Guyana Space Center
The Guyanese Space Center (French: Center Spatial Guyanais) is a French spaceport near the city of Kourou in French Guiana.
Because France was unable to build its spaceport in Europe due to dense population and had to leave its first, Hammaguir in Algeria, it decided in time for another solution. The site was chosen in 1964 and France built its spaceport there. When the European Space Agency (ESA) was founded in 1975, France offered the newly created agency to the newly created space center. Commercial launches are also sold to non-European companies. ESA pays two-thirds of the spaceport budget and also funds the expansion and modifications of the complex to develop Ariane carriers. The ground segment consists of buildings for the preparation of missiles and satellites, a launch plant and a fuel plant. There are also non-functional ramps for launching already decommissioned Diamond missiles. The complex was reconstructed in 1975-1978 for Ariane launchers.
The facility has been in operation since 1968. The location near the city of Kourou is extremely convenient for the construction of the spaceport due to the proximity of the equator and the fact that the missiles take off above the Atlantic Ocean. Satellites and probes from the European Space Agency, the French Space Agency (CNES), as well as satellites from the commercial company Arianespace, are being launched from the spaceport.
Kourou lies about 500 km north of the equator, at 5 ° 8 'north latitude. At this latitude, the Earth's rotation adds a speed of 460 m / s to the rocket if the starting trajectory is facing east. Therefore, it is easier to transport the satellite to the desired orbit.
Tracking stations are located on a number of islands, such as Royale, Belem, Nafalu, etc.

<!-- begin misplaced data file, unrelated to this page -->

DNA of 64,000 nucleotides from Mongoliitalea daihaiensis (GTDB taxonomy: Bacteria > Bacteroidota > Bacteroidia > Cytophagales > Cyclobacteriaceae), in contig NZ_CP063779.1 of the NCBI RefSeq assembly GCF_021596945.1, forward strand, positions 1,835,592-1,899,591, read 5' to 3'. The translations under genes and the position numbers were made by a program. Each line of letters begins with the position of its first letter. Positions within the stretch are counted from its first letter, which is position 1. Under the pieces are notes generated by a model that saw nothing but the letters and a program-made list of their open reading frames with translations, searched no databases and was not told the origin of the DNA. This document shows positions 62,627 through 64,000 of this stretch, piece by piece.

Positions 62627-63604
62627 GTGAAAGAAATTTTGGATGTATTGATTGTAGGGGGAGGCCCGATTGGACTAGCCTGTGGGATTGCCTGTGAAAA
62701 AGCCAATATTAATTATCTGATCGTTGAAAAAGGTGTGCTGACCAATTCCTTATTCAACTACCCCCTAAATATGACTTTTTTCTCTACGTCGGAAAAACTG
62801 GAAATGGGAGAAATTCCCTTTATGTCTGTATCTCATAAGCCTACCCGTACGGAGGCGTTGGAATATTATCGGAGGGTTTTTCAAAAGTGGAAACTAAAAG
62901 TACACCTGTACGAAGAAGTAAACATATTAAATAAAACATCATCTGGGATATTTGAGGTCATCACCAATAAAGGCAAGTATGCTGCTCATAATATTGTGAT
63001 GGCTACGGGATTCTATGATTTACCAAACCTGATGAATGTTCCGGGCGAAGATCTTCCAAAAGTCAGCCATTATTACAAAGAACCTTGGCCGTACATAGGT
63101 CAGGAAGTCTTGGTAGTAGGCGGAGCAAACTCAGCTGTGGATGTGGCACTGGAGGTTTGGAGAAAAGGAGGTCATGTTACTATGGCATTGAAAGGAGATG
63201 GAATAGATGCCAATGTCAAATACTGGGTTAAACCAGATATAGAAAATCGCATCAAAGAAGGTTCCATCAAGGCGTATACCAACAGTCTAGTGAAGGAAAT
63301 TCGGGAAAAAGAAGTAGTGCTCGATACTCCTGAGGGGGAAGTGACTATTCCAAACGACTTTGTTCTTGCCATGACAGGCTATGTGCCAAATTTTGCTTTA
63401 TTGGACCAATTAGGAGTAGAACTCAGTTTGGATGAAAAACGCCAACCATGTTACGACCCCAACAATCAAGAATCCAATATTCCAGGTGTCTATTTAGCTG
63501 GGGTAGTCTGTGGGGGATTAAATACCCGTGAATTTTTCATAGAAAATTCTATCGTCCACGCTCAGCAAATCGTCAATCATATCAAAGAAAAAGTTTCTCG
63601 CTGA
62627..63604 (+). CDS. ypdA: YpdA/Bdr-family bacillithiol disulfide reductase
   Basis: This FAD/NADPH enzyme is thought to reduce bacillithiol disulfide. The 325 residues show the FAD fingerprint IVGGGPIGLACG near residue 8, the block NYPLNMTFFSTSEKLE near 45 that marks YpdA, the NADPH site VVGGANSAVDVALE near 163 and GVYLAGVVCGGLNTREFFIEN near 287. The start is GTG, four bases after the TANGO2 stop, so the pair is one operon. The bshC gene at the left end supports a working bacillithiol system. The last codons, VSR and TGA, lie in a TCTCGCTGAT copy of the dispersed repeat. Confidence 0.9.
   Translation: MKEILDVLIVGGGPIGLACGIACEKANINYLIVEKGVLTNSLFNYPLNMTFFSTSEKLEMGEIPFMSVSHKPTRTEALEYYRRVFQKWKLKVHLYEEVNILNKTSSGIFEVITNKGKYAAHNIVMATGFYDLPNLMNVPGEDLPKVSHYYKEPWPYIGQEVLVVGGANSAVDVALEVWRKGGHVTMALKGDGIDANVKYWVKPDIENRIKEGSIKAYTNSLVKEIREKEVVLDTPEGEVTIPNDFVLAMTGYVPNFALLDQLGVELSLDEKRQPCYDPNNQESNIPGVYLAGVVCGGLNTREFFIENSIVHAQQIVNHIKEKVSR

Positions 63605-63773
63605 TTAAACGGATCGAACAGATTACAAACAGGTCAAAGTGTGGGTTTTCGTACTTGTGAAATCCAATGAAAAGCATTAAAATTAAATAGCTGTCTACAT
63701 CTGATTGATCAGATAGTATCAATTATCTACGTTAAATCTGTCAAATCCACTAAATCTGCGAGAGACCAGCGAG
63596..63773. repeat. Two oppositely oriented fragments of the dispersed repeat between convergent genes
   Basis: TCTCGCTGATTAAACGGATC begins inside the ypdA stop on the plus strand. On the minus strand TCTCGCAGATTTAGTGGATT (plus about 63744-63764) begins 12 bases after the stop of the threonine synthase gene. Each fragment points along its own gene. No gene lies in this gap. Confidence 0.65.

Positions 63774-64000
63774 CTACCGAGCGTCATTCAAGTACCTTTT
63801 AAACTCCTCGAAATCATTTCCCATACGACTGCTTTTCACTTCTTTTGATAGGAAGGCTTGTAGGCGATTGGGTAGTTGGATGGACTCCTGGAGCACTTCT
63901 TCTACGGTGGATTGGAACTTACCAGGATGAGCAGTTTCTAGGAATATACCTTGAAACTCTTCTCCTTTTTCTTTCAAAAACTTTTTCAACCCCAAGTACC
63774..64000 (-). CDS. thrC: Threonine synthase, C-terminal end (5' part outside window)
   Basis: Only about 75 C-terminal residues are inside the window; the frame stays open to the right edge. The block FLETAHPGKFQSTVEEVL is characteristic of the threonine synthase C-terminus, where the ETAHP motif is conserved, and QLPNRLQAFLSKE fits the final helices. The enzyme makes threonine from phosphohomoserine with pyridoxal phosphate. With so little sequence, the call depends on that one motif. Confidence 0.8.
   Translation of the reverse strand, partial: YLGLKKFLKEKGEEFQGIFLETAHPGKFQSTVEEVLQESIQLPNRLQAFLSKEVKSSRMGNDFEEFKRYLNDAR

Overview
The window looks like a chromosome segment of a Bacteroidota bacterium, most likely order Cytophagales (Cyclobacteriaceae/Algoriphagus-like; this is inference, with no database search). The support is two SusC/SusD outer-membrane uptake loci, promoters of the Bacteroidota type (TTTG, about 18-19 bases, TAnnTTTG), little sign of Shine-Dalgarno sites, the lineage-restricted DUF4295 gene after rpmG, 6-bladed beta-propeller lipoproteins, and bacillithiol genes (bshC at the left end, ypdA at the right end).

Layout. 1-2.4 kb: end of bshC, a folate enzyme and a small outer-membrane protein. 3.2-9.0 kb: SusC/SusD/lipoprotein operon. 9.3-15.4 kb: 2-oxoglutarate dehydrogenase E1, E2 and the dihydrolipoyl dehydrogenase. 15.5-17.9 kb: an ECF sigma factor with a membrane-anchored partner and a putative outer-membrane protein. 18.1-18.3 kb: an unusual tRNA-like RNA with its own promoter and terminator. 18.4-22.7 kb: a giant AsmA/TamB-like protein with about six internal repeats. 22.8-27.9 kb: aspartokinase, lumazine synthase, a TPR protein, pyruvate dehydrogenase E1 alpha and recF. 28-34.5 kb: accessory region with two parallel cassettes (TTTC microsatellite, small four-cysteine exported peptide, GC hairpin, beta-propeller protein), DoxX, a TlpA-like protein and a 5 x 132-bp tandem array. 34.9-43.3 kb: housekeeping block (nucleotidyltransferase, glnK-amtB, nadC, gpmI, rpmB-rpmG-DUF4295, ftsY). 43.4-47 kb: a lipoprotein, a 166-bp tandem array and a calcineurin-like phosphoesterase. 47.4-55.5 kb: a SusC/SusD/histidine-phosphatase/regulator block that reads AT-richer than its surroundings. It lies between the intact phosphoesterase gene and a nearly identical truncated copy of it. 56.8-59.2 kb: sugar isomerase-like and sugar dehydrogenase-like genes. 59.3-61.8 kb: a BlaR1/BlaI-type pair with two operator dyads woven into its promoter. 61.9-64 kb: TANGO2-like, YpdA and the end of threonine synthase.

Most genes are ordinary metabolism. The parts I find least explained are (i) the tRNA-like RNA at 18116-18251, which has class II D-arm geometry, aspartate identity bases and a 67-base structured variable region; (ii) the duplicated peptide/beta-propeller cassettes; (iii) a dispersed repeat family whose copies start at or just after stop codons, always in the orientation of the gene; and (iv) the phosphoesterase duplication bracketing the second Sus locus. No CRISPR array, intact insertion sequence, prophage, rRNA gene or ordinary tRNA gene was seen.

The fire brigade of the space center is handled by the Paris Fire Brigade. Security is provided by French gendarmerie units (Gendarmerie) together with the 3rd Foreign Infantry Regiment of the French Foreign Legion and other military units.
Soyuz at Guyana Space Center
In 2007, ESA began building buildings and other facilities for Russian Soyuz 2 launchers at the spaceport. Under the terms of the Russian-European cooperation agreement, ESA expanded its space squadron with Soyuz missiles (used for both ESA launches and commercial launches) and Russia acquired access to the Kourou spaceport so that Soyuz missiles with Russian cargo can take off from there. Russia is using the Guyana Space Center as an alternative to its Baikonur Cosmodrome in Kazakhstan, giving it the ability to carry significantly heavier loads from a vantage point near the equator.
The project was co-financed by Arianespace, ESA and the European Union, and the French agency CNES was chosen as the main contractor. The projected price was to be approximately 320 million euros, of which 120 million euros is intended for the modernization of the Soyuz carrier.
The official launch of the ramp took place on February 27, 2007. Russian companies arrived at the spaceport in early March 2007 to build the necessary infrastructure and support structures for the Soyuz missile launches. The first test launch of the Soyuz from Kourou was originally planned for 2008, but due to technical problems the construction became more expensive and the launch was postponed to 2011. The first launch of the Soyuz rocket, modified in ST-B, took place on October 21, 2011. two satellites of the newly built Galileo navigation system have been launched.
List of Russian space launches 2017
Pictures, sounds or videos on Guyana Space Center at Wikimedia Commons
(English) Official site of the Guyana Space Center Archived June 3, 2008 on the Wayback Machine